1994 AIME Problems/Problem 9
A solitaire game is played as follows. Six distinct pairs of matched tiles are placed in a bag. The player randomly draws tiles one at a time from the bag and retains them, except that matching tiles are put aside as soon as they appear in the player's hand. The game ends if the player ever holds three tiles, no two of which match; otherwise the drawing continues until the bag is empty. The probability that the bag will be emptied is where and are relatively prime positive integers. Find
Let be the probability of emptying the bag when it has pairs in it. Let's consider the possible draws for the first three cards:
- Case 1. We draw a pair on the first two cards. The second card is the same as the first with probability , then we have pairs left. So this contributes probability .
- Case 2. We draw a pair on the first and third cards. The second card is different from the first with probability and the third is the same as the first with probability . We are left with pairs but one card already drawn. However, having drawn one card doesn't affect the game, so this also contributes probability .
- Case 3. We draw a pair on the second and third cards. This is pretty much the same as case 2, so we get .
Therefore, we obtain the recursion . Iterating this for (obviously ), we get , and .
Call the case that we begin with [ABCDEF]. It doesn't matter what letter we choose at first, so WLOG assume we choose A. Now there is BCDEFABCDEF remaining in the bag. We have two cases to consider here.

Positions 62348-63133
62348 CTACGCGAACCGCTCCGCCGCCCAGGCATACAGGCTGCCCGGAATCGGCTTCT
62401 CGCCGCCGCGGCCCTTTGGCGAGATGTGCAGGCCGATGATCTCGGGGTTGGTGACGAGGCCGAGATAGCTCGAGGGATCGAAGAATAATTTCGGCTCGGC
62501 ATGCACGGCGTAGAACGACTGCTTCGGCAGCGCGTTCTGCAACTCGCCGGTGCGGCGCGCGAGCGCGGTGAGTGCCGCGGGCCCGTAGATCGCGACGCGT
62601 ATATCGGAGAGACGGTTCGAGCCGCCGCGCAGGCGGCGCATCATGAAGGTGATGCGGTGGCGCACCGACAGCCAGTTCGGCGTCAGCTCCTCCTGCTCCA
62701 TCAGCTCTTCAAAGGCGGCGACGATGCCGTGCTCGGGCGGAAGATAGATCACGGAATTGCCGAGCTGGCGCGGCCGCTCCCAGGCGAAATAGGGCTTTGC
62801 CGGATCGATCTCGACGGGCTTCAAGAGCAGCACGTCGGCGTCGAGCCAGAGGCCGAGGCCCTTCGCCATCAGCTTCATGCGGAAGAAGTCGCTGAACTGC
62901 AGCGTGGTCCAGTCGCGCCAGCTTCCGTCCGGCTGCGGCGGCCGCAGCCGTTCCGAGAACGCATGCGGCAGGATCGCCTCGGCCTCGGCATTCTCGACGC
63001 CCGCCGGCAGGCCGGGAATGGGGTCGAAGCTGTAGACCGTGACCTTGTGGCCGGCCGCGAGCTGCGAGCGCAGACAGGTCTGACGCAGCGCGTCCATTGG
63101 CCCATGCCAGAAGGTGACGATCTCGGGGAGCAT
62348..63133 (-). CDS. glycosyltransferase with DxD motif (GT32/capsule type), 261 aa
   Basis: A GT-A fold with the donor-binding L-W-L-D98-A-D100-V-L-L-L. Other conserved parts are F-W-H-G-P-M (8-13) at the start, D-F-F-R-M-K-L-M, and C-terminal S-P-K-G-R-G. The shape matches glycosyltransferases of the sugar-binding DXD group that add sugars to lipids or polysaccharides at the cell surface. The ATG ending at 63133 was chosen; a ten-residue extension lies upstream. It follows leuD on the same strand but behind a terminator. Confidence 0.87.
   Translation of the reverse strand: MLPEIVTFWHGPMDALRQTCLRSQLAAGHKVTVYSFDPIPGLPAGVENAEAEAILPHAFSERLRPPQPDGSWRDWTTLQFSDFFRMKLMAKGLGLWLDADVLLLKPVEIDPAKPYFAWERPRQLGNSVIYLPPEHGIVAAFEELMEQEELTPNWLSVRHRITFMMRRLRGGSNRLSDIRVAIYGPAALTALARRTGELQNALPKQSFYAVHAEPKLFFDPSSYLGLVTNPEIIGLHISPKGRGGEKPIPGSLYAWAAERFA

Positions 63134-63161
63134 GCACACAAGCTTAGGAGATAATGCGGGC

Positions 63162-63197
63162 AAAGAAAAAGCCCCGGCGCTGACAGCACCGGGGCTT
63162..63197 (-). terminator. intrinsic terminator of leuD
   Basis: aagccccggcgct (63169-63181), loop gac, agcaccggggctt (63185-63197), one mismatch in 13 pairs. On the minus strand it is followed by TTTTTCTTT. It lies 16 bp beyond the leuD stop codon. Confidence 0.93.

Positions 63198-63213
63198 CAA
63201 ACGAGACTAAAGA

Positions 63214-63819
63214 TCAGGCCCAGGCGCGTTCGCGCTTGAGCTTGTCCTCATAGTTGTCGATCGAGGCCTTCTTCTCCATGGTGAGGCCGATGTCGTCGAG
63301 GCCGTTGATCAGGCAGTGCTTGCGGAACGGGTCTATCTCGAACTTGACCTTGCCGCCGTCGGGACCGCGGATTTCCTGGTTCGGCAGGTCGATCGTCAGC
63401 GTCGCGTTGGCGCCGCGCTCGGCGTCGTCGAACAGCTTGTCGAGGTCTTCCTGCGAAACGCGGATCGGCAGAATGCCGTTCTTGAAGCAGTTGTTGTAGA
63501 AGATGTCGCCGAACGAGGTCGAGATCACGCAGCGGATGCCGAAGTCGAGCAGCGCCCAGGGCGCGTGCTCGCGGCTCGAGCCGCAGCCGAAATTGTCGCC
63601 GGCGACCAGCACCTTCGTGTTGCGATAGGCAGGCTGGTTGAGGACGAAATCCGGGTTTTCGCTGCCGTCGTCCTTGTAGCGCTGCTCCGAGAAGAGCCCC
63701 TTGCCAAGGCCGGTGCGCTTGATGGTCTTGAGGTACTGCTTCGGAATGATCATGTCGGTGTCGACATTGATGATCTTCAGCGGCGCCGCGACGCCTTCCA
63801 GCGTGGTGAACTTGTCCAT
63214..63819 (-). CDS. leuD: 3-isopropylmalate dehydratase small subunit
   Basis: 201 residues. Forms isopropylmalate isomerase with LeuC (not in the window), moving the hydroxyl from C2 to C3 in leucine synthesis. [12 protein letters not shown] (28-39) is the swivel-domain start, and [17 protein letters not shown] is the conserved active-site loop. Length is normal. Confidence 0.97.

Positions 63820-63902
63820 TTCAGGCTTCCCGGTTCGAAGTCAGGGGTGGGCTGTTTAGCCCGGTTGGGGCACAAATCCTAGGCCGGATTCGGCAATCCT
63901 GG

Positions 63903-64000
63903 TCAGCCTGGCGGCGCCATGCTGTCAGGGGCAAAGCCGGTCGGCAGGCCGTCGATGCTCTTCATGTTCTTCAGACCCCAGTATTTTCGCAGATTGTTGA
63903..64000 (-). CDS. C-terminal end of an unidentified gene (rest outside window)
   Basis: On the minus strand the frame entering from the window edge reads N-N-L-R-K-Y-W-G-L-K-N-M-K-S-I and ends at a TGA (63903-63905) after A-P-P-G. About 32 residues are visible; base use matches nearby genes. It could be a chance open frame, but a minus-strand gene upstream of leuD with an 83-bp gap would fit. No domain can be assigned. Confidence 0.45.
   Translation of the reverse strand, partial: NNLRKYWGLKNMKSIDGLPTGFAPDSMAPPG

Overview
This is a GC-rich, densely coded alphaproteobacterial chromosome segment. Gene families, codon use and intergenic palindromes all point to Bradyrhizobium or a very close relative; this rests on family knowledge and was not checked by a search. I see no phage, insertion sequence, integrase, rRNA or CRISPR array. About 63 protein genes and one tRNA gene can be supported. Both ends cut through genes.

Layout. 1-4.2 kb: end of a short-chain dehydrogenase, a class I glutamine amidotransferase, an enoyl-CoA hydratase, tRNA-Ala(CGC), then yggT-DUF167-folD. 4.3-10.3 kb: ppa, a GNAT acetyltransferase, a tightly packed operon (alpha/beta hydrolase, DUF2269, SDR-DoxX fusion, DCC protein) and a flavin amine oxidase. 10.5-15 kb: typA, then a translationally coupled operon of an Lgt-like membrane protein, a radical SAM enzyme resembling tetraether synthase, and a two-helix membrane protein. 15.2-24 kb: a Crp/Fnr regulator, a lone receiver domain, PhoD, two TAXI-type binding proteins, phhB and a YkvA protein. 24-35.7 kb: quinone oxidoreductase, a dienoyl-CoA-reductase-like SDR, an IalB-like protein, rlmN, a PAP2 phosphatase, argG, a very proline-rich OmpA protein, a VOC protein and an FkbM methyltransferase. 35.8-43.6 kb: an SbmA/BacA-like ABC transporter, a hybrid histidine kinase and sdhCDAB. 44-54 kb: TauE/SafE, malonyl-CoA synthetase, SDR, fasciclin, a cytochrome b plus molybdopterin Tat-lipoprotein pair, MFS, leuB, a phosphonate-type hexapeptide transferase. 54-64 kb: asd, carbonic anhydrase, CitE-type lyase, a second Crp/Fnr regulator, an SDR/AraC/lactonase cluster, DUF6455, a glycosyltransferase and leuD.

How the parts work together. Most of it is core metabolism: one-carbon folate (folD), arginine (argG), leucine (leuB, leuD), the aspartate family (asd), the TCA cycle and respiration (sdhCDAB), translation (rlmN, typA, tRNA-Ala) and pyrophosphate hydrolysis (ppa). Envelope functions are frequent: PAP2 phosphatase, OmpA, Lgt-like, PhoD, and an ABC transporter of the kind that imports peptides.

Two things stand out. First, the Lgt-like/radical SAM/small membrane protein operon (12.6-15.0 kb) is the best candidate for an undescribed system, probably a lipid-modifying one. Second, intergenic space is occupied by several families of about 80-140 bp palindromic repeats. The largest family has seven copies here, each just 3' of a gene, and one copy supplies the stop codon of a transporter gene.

1. We pick the other A. There's a chance for this to happen. We remain with the case [BCDEF] if this is the case.
2. We pick any other letter that is not an A. There's a chance for this to happen. WLOG, assume we pick the letter B. Now in order for us to continue the game, we must choose either the other A or B. There's a chance for this to happen. WLOG, assume we choose A. Now we have BCDEFCDEF left.
Notice however that in the first case, the probability of emptying the bag with [BCDEF] is the same thing as with BCDEFCDEF, as the only difference is you've removed one of the letters (and it doesn't matter which you chose).
Hence for this case, there is a * [BCDEF] chance to empty the bag.
Continuing this process, we get that:
[BCDEF] = * [CDEF]
[CDEF] = * [DEF]
[DEF] = * [EF]
[EF] = 1 (clearly, since if we are only left with EFEF then we are going to empty the bag).
And hence [ABCDEF] = so our answer is
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